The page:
#14 - Why be Charitable ???
Fancy cars and expensive clothes to fine dining and exotic vacations, there are many ways you can spend your hard earned dollars. There is nothing wrong with rewarding yourself for a job well done, but what would happen if you rewarded someone else instead?
A recent study by Harvard Business School faculty and graduate students titled “Feeling Good about Giving: The Benefits (and Costs) of Self-Interested Charitable Behaviour,” explores the ways in which charitable behavior can lead to benefits for the giver. This idea of giving to others can make you feel good about yourself is not revolutionary, but there are subtle ways that giving your money or time for a cause can benefit your psychological, spiritual and emotional well-being. Here are five reasons to donate to charity
physical and social benefits – After donating Money to a charity or non-profit organization, you may feel an inner pull to become more involved with the cause by donating your time and skill as well. By volunteering, you have the opportunity to build your social circles while reaping the physical, mental and spiritual benefits from the labour you contribute to your favourite cause.
strengthen your spiritual life – Selfless giving is a key component to many spiritual and religious belief systems. Recognising that you have taken action in line with your spiritual beliefs by offering your resources to others in need can bring a sense of inner peace and contentment. This is an excellent way to strengthen your spiritual life.
Supporting a cause keeps you informed about issues of social injustice – When people are considering donating to a charity, many people tend to research the issues connected to that organisation. As a result, you become more educated about social injustices around the world. You may discover new points of view and opinions on topics about which you were previously uninformed. This knowledge may position you to help increase the awareness of social problems among those in your sphere of influence from a balanced and educated standpoint.
improve your sense of well-being – The act of helping others can create an improved sense of well-being. Knowing that you sacrificed something such as time, finances or property in order to help others in need can give you a sense of purpose in life or work and inner satisfaction. Most individual who supports charity are very peaceful harmony life
Giving makes us feel happy – Research by Harvard Business School professor Michael I. Norton and colleagues have reported that money can’t buy you love but it can buy happiness—as long as it’s money for someone else. This happy feeling is also seen to be reflected biologically. A study in 2006 by Jorge Moll and colleagues at the National Institutes of Health found that when people give to charities, Regions of the brain which are associated with pleasure are activated, social connection, and trust creating a “warm glow” effect.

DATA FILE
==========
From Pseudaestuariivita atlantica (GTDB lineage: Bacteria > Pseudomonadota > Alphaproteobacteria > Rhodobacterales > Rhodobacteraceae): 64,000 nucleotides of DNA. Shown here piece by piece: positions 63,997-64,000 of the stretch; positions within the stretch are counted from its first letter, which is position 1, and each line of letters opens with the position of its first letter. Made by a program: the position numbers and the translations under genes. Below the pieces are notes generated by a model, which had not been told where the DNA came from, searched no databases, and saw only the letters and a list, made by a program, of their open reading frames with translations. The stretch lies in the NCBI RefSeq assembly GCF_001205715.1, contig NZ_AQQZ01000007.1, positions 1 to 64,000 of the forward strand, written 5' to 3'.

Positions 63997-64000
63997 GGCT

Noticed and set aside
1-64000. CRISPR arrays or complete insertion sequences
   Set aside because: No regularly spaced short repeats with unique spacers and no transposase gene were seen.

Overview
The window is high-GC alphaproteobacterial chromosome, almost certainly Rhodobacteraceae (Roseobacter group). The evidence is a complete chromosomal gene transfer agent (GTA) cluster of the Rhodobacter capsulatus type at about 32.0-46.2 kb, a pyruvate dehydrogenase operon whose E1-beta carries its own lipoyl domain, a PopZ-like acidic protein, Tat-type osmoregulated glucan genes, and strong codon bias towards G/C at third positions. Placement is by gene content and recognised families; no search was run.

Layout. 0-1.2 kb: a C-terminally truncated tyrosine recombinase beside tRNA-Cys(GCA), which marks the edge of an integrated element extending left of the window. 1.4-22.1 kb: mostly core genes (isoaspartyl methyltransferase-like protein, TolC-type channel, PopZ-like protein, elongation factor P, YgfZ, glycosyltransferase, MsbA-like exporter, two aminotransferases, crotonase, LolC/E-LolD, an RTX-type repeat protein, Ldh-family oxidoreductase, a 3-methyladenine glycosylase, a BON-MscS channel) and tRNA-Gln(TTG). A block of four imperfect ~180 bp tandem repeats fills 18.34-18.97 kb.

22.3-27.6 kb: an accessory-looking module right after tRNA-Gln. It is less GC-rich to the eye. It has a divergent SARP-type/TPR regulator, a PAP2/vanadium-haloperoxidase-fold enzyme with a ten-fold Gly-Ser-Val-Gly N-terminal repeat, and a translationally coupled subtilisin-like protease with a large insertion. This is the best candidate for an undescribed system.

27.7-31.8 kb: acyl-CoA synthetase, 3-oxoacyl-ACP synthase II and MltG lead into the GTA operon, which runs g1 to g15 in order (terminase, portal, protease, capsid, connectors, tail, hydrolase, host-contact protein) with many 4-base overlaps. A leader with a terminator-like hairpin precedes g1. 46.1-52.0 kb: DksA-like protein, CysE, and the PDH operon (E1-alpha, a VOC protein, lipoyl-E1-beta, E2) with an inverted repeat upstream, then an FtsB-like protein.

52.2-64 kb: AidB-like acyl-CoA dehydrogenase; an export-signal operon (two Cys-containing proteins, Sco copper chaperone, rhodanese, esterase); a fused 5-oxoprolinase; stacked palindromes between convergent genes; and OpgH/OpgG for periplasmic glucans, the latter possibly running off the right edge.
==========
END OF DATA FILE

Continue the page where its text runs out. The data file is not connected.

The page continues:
Giving is good for our health – Research has suggested that giving is an action that can improve one’s health by decreasing stress levels. a study was carried out in 2006 by Rachel Piferi of Johns Hopkins University Kathleen Lawler of the University of Tennessee, people who provided social support to others had lower blood pressure than participants who didn’t, suggesting a direct physiological benefit to those who give of themselves.
Giving promotes social connection – Giving is an act of kindness, kindness is greeted with kindness. A Study by sociologists Brent Simpson and Robb Willer, have suggested that when you give to others, your generosity is likely to be rewarded by others down the line—sometimes by the person you gave to, sometimes by someone else. Can it be any other way, when we give, the receiver feels close to you but you also feel close to them. as Robert Ingersoll stated – “We rise by lifting others”
Giving is contagious – Giving does not only help the immediate recipient of our gift, it also has a ripple effect of generosity though our community of friends and family. A study has backed up the above statement, carried out by James Fowler of the University of California, San Diego, and Nicholas Christakis of Harvard, they have agreed that a simple act of generosity, when observed by another person, has an effect that inspires the observer to do a kind act at that moment or even later on. A link between giving and the hormone Oxytocin has been found. Oxytocin is a hormone which is released during activities such as sex or breastfeeding which induces the feeling of warmth, euphoria, and connection to others. In laboratory studies, Paul Zak, the director of the Centre for Neuroeconomics Studies at Claremont Graduate University, has found that a dose of oxytocin will cause people to give more generously and to feel more empathy towards others.